If you’re serious about owning digital currencies, you need a hardware wallet. Just as the wallet in your pocket stores physical currency, a crypto wallet stores your digital currency. It keeps it safe from hackers but conveniently available when you need it. As far as wallets go, the Ledger Nano X strikes a good balance between simplicity and security. While it’s beginner-friendly, it offers a high level of security in an offline wallet.
When you buy digital currency, you are not buying a physical item. There is no coin or bill, like you have with traditional currencies. When you buy a cryptocurrency, you’re actually buying a public and private key pair, both cryptographically generated on the blockchain. These keys are unique. The private key unlocks your publicly stored portion of the blockchain, which you can then spend anywhere that takes the currency.
This is hard for most of us to wrap our heads around, so we tend to buy and store our digital currencies on exchanges like Coinbase. But the problem is that we don’t have the private keys to that money. Without private keys, you don’t really control it. At the same time, if you do have the keys, you need to keep them securely locked up and not just stashed on a hard drive. That’s where the Nano X comes in.
What You Actually Own
If you buy crypto through an exchange or brokerage, like Coinbase or Kraken, it stores your private keys for you. A crypto brokerage is conceptually similar to a bank, but with some very important differences—most notably that your crypto brokerage is not insured by the federal government.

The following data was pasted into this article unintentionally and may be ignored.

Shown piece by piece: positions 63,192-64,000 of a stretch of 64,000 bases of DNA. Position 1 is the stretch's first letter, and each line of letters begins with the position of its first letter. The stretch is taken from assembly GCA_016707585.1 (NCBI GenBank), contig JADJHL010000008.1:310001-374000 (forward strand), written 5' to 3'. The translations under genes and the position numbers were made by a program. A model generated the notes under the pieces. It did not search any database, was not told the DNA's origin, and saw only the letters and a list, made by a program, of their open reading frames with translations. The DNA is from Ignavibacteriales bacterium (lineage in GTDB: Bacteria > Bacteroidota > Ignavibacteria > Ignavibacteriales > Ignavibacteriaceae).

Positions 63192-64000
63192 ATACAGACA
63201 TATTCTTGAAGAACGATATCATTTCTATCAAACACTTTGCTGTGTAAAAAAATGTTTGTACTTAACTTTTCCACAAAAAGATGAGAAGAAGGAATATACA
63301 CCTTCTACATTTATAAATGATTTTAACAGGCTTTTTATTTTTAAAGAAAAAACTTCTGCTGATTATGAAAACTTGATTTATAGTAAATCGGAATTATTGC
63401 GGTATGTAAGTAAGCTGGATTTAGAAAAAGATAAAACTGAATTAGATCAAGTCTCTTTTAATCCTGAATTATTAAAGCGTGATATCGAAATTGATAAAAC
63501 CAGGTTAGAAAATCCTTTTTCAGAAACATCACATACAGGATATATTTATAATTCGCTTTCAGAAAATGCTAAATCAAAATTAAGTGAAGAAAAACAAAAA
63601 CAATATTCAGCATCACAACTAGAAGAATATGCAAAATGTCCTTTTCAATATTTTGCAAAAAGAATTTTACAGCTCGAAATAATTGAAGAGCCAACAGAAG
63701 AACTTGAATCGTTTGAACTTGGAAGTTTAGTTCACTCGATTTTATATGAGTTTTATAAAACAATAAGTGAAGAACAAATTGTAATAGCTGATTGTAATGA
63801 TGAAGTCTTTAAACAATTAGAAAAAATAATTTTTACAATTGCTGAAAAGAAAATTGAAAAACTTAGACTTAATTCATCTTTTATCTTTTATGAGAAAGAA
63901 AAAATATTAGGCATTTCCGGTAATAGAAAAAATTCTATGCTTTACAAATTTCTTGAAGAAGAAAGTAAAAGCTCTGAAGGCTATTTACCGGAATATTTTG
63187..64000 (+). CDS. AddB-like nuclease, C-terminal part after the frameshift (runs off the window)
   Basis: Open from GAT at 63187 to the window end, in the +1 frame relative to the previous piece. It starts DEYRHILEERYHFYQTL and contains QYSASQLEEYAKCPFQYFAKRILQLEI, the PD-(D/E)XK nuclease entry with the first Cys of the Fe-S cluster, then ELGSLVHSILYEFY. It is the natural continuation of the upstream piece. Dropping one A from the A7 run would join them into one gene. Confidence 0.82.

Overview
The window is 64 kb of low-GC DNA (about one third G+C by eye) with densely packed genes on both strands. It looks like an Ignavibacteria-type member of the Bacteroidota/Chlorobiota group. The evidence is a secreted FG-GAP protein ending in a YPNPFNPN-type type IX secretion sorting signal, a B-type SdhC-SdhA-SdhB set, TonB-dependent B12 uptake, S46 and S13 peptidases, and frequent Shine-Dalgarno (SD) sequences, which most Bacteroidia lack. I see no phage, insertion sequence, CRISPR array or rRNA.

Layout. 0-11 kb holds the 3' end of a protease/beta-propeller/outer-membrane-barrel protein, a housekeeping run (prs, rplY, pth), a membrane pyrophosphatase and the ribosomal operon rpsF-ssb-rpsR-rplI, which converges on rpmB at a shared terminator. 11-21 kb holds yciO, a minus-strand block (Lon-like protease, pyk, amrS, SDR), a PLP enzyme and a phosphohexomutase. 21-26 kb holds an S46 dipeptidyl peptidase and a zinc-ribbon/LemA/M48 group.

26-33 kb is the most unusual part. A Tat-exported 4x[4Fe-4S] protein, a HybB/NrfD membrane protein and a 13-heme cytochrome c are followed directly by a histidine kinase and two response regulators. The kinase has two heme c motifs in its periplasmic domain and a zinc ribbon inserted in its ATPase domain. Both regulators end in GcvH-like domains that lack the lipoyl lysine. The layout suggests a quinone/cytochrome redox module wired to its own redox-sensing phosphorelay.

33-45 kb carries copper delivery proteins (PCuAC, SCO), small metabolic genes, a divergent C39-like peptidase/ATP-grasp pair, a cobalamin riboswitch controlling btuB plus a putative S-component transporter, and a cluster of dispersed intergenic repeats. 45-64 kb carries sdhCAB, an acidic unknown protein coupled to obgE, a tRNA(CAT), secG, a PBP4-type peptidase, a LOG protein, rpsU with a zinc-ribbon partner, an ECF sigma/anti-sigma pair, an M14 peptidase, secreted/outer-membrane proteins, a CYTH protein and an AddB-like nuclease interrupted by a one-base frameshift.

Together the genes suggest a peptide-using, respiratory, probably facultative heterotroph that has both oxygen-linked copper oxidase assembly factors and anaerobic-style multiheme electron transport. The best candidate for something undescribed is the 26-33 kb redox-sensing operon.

In this scenario, you are at the mercy of the exchange. If the exchange is hacked and your private key is stolen, you are out of luck (and money). Exchanges also sometimes disappear overnight, whether they declare bankruptcy or the founders decide to skip town with everyone’s digital currency. All this and more has happened, repeatedly. The simple truth is that if you don’t have your private key stored on a hardware device that’s under your control, you don’t really own any crypto.
The Ledger Nano X is a secure hardware wallet that stores your private keys. It looks like a swiveling USB stick, with a small screen on the front, mostly because it is a USB stick with a screen on the front.
Only purchase your Nano X directly from Ledger. Any other source could potentially be compromised. The Nano X is available on Amazon, from what looks to be a legitimate Ledger storefront, but I still highly recommend buying directly from Ledger. The company offers free shipping, so there is absolutely nothing to be gained by buying from Amazon, and you introduce considerable risk in doing so.
When it first arrives, the first thing your Ledger Nano X will do is walk you through downloading the companion app, Ledger Live. There are versions available for just about every platform, and I tested it on Linux. Once you have the app installed, connect the Nano X and the app will run you through some questions designed to make sure your device hasn’t been tampered with on its way to you. If anything seems fishy, stop and contact Ledger.
Assuming everything checks out, the next step is to generate a 24-word “seed” phrase, which is really just some random words. This is what the Nano X uses to protect and lock up your cryptocurrency private keys. The Ledger app makes generating the seed phrase simple, and even forces you to double-check and verify it. This is the most important part of your Nano X. Do not lose that phrase. If you’re holding significant amounts of money on your Nano X, I highly recommend putting a copy of this seed phrase in a safe deposit box or similar secure location.
Back and Forth
Once your Nano is set up, it’s time to move your cryptocurrency out of any exchange accounts you’ve been using. To do this, you’ll use the Ledger Live app to set up an “account” for each currency you own. This creates a public key to send your cryptocurrency to.